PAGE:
“I’m asking you specifically about this case,” Cruz said, referring to United States v. Hess, in which Jackson gave the defendant the mandatory minimum sentence of 60 months in prison.   

Jackson reiterated: “I’ve taken every case seriously.” 

But Cruz interrupted her again, frustrated that she wouldn’t discuss details of the case he brought up.  

“So you’re not going to answer that?” he asked. 

Then Cruz pressed her on another case, United States v. Cooper, pouring over some of the disturbing details of the crime. 

“Why did you sentence someone who had child pornography of toddlers being sexually abused to 28 months, 64 percent below what the prosecutors asked for?” he demanded.    

Jackson responded by saying he was overlooking her full record by returning again and again to the child pornography cases.  

“You’ve picked out, I don’t know, seven, eight cases. I’ve sentenced more than 100 cases. In every case, I look at the evidence, I look at the recommendations of not just the government because my duty as a judge is to consider all of the arguments that are made in a case,” she said. 

After Cruz continued to cut her off, Durbin finally stepped in and exhorted his colleague to let her respond.

That then prompted a fight between Cruz and Durbin over how much extra time the Texas senator would get to further question the nominee.  

Unlike earlier in the day, when there was a spirit of relative collegiality in the room, Durbin this time abruptly ended Cruz’s questions by banging his gavel loudly and moving to Sen. Chris Coons (D-Del.). 

“Bang it as loud as you want,” Cruz said, undeterred by the commotion. 

This provoked Durbin to wearily respond: “I can just tell you at some point you have to follow the rules.” 

When the committee took a short break for lunch, Cruz briefed his Republican colleagues on the hearing at a meeting of the Senate Republican Steering Committee. One senator who attended the meeting said that Cruz and Sen. Mike Lee (R-Utah), another member of the Judiciary panel, described Jackson as a far-left nominee.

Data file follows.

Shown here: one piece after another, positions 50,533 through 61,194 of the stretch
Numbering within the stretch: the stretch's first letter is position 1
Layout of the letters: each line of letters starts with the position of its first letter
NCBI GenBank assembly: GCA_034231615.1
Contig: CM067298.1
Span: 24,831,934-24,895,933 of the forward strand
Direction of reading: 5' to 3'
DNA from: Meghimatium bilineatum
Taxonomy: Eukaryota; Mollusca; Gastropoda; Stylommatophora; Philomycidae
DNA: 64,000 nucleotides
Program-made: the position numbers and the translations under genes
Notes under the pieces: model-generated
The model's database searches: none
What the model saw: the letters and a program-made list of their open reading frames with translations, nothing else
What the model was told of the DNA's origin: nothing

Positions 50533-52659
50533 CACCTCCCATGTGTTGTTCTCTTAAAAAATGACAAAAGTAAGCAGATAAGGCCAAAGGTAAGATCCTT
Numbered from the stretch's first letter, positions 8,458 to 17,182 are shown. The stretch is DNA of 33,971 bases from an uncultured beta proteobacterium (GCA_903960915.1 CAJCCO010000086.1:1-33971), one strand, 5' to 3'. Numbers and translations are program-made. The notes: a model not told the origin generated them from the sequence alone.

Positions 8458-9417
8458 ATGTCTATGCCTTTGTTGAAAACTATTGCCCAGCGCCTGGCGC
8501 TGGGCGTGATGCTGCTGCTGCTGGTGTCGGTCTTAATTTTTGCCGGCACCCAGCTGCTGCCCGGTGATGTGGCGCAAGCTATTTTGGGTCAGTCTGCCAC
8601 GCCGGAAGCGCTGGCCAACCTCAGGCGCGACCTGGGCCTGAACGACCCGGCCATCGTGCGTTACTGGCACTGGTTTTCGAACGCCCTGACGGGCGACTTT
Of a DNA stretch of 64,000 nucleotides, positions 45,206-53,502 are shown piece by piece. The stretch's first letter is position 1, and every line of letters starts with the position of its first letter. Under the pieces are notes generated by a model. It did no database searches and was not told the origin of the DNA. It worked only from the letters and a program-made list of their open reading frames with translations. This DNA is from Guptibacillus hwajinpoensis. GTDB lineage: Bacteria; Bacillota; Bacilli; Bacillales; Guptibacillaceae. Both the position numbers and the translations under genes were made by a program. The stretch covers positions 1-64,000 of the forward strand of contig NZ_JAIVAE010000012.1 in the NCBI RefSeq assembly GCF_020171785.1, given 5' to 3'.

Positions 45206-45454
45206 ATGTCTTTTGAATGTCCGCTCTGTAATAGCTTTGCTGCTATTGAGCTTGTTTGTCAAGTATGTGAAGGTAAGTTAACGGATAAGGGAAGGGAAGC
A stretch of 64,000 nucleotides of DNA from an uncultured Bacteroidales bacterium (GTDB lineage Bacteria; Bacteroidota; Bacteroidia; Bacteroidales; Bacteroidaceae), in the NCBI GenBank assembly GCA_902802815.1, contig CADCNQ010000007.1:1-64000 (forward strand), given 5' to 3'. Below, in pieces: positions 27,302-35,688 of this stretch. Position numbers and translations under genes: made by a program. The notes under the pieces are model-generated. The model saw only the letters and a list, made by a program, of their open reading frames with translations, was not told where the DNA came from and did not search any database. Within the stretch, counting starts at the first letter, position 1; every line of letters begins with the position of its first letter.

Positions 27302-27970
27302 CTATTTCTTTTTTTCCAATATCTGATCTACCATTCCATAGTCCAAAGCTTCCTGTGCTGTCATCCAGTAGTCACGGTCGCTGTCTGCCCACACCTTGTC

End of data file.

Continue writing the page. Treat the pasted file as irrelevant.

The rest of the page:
By the time Hawley got his chance to grill the nominee for a second round of questions, Jackson appeared to be running out of patience talking about the seven child pornography cases.

The Missouri senator asked her multiple times whether she regretted giving one 18-year-old defendant in a child pornography case a “slap on the wrist” three-month sentence when prosecutors recommended two years.  

“Judge, you gave him three months. Do you regret it or not?” he demanded.  

Jackson replied: “What I regret is that in a hearing about my qualifications to be a justice on the Supreme Court, we’ve spent a lot of time focusing on this small subset of my sentences.” 

At one point during the intense exchange with Hawley, Jackson appeared to turn to Durbin, who was sitting in the middle of the dais, and slightly raised her hands in apparent frustration or exasperation. 

The harsh rapid-fire questions from Graham, Cruz and Hawley later drew condemnation from Democrats on the panel.  

“This is a new low,” Booker said when it was his turn to ask questions.  

He wondered aloud why Republicans didn’t raise any of the same issues when Jackson was confirmed with bipartisan support, including Graham's vote, to the D.C. Circuit Court of Appeals last year.    

He called the allegations and implications they made “meritless to the point of demagoguery,” quoting from the conservative National Review magazine.

Sen. Jon Ossoff (D-Ga.) grumbled toward the very end of the hearing that some of his Republican colleagues had injected “poison” into the proceedings. 

"You've had a lot of poison thrown at you, and you've responded with substance and truth," he told Jackson.